Texas' New Year Resolution – Open Carry

LeMat Holster


Elections do matter. At least they do in some instances. The grand state of Texas has a New Year’s Resolution, probably the best of any state anywhere unless you can find me one better. Texas, with the signature of her new Governor, Greg Abbott, will officially permit citizens to open carry next year if everything goes according to plan. You can hear Blue State people shuddering in revulsion at the mere thought.

Believe it or not says Ripley, Texas has banned the side arm in public for 140 years. Even stranger, with the public image of Texas being what it is – it is only one of a few states that has such a ban. It is just one of a small handful of (mostly large states) California, Florida, New York, Illinois and South Carolina and of course, the District of Columbia, that still prohibit public holstering. Of course, there is a distinction with regards to long guns.

California, on the other hand, did in fact have a provision for legal open carry for most of its history, until in 1967, when it banned open carry of loaded firearms and then more recently in 2012 and 2013, prohibiting even unloaded firearms to be open carried. But since the State of Illinois’ got shot down in December 2012  you could say, by the 7th Circuit Court of Appeals, on essentially the same law as California’s – the fat lady may not have yet sung in the Golden State.

States that permit Open Carry.
States that permit Open Carry.

Blue States such as Massachusetts, Maryland and Connecticut, as you can see from this map, require obtaining permits – but then again, so do Oklahoma, Georgia, Utah and Tennessee. And in fact, with reference to the bill he expects to see on his desk, Texas Governor Abbott has stated, “If open carry is good enough for Massachusetts, its good enough for the state of Texas.”

Surprisingly, to me at least, were the greater number of states that permit concealed carry under the “Shall issue” franchise and the fewer that retained the “May Issue” provision.

A note of explanation. According to ConcealedCarryClass.net, Shall Issue means that as long as you pass basic requirements set out by state law, the issuing authority (county sheriff, police department, etc.) shall issue you a permit. May Issue means that you must pass basic requirements and the issuing authority may issue you a permit.

So, ‘Shall Issue’ is virtually the same as ‘must issue’ so long as the basics are met. ‘May Issue’ however, brings with it the complicated and arbitrary matter of the governing authorities deciding whether your explanation of why you need a permit meets their subjective discretion.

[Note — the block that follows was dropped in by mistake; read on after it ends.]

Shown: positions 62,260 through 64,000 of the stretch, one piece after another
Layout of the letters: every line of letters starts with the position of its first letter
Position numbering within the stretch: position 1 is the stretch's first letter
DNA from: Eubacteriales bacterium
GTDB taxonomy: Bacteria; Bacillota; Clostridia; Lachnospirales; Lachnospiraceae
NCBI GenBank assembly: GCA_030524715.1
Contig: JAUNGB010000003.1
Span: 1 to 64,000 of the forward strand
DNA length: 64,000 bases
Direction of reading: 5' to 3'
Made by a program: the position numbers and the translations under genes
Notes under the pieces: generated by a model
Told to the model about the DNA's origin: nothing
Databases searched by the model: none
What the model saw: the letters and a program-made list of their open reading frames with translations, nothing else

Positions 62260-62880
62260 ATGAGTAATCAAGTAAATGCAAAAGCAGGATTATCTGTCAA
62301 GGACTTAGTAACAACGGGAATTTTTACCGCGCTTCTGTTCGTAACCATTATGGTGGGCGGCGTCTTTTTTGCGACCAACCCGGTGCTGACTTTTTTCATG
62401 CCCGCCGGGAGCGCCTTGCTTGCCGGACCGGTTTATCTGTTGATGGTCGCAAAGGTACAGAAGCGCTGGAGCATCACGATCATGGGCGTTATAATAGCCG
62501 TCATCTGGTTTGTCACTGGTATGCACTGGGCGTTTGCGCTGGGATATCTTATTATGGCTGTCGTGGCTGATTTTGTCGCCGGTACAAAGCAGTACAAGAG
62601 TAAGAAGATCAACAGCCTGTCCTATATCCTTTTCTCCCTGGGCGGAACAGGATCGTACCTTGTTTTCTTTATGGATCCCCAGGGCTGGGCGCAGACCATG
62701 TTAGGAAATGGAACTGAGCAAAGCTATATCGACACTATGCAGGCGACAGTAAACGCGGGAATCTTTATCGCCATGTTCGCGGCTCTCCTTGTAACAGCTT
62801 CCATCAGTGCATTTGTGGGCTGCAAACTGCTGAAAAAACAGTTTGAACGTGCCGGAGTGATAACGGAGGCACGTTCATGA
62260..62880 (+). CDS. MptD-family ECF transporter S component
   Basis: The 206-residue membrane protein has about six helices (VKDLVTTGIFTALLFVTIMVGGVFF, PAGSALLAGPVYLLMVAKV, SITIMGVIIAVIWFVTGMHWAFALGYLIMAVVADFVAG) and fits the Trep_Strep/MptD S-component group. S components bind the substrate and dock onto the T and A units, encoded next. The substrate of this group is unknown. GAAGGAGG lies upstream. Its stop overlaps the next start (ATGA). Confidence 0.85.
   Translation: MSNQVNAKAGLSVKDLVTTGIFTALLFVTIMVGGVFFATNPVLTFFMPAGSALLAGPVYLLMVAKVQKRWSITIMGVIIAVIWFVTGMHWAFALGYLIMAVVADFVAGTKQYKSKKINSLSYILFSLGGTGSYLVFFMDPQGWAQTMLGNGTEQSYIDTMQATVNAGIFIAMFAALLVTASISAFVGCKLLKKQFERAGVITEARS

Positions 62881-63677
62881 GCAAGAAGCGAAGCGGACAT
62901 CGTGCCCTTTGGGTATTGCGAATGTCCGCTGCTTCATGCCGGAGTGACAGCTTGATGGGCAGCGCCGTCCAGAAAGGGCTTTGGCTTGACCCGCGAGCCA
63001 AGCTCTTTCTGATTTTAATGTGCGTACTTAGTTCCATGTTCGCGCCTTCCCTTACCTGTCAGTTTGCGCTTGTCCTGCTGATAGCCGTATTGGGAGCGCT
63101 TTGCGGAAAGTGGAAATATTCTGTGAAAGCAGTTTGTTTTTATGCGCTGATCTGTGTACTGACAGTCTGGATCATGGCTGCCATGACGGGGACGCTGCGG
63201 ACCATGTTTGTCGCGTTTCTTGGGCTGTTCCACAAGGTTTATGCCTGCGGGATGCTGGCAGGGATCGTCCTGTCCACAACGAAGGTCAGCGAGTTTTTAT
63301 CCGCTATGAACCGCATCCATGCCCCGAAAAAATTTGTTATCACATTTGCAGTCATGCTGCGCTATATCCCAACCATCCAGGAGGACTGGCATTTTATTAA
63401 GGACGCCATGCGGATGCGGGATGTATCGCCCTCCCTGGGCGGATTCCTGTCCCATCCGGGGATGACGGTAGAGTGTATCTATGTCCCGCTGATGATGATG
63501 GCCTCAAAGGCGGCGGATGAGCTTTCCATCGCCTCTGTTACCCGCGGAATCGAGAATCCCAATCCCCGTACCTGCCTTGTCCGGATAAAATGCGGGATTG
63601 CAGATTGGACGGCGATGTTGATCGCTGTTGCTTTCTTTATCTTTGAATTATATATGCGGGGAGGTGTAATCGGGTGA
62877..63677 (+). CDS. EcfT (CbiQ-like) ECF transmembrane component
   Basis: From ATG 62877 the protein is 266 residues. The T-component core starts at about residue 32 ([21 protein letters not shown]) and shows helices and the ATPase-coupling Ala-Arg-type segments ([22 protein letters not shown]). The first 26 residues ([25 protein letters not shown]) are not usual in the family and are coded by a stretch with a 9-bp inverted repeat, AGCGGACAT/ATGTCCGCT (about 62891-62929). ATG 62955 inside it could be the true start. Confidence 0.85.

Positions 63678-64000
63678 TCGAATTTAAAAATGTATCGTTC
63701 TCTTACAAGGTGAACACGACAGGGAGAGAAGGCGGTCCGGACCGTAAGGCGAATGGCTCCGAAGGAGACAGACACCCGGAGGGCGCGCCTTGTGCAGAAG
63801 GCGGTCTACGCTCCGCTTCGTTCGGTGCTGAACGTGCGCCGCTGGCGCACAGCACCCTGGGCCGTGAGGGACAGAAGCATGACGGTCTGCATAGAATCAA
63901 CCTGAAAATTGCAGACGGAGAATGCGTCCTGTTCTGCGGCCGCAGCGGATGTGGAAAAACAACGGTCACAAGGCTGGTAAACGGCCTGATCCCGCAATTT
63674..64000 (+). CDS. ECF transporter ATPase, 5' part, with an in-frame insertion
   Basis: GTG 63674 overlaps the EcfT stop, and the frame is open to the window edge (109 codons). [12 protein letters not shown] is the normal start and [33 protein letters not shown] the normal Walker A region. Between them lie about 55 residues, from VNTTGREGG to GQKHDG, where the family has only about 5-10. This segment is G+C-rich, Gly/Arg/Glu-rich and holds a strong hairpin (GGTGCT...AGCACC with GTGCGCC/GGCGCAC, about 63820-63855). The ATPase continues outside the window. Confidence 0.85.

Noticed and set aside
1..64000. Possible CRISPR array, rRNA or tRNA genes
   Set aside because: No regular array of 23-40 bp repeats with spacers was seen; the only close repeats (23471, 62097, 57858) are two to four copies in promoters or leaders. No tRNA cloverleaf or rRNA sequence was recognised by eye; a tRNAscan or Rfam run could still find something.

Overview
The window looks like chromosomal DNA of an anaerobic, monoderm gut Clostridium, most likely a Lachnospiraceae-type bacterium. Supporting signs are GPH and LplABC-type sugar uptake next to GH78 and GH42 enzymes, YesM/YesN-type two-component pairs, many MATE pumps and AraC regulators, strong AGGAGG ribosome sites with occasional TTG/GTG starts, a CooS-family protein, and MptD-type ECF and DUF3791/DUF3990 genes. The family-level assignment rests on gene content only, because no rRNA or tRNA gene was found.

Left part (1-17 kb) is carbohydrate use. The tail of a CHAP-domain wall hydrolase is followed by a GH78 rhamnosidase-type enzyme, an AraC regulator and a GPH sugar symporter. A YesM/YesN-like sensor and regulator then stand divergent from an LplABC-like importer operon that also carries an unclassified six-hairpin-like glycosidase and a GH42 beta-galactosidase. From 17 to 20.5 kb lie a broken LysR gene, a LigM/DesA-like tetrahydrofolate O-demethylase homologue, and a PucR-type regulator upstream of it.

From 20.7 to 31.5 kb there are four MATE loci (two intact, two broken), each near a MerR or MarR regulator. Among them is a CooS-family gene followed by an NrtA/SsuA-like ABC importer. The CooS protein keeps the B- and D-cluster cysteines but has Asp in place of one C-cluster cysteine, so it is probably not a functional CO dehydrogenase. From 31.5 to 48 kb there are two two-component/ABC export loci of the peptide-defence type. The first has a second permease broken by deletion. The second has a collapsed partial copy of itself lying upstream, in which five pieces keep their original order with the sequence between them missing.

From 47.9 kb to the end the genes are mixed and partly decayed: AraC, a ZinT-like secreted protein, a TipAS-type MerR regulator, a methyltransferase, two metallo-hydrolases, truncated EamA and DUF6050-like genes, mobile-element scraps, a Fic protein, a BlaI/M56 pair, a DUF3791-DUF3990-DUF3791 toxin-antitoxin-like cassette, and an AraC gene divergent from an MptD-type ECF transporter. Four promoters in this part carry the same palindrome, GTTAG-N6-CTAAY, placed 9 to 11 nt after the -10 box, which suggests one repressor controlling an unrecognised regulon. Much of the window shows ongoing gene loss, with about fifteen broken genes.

This is being challenged successfully in a number of jurisdictions, most recently in San Diego, California, where the 9th Circuit Court actually ruled against the San Diego Sheriff’s office and instructed that the Sheriff’s reliance on the California ‘May Issue’ law violates the 2nd Amendment.

Because of this, the entire structure of the ‘May Issue’ law status across the state is threatened and other Sheriff’s Departments are changing their policy even before the State once again attempts to challenge the ruling. All of it has a chance of finding its way to the U.S. Supreme Court, where decisions in recent years have not been kind to the gun control lobby.

But back to Texas, where we started. The open carry bill is just one of a number of new gun laws before the new Texas legislature and the new Governor in 2015. Some other measures include those that would prohibit cities and counties from restricting gun rights and declare any new federally imposed limitations on firearms illegal in Texas.

In addition, conservative lawmakers in Texas have a statutory strategy to make it possible for school administrators and teachers that are willing, trained and qualified to do so, to arm themselves in defense against school shootings.

Overall, the anticipated new laws in Texas are in step with a national trend towards more alignment nationwide with the freedoms enshrined in the Constitution.

A note of caution is in order. The national mass media is still not favorably disposed towards less control of personal ownership and use of firearms. They will look to every opportunity to sensationalize instances where people don’t take personal responsibility for safety and discretion – whether it be open carry or concealed.

Our job as gun owners is to show leadership in the areas of education of the public and best practices. We don’t want to give the enemies of firearm freedom any easy ‘ammunition’ against us.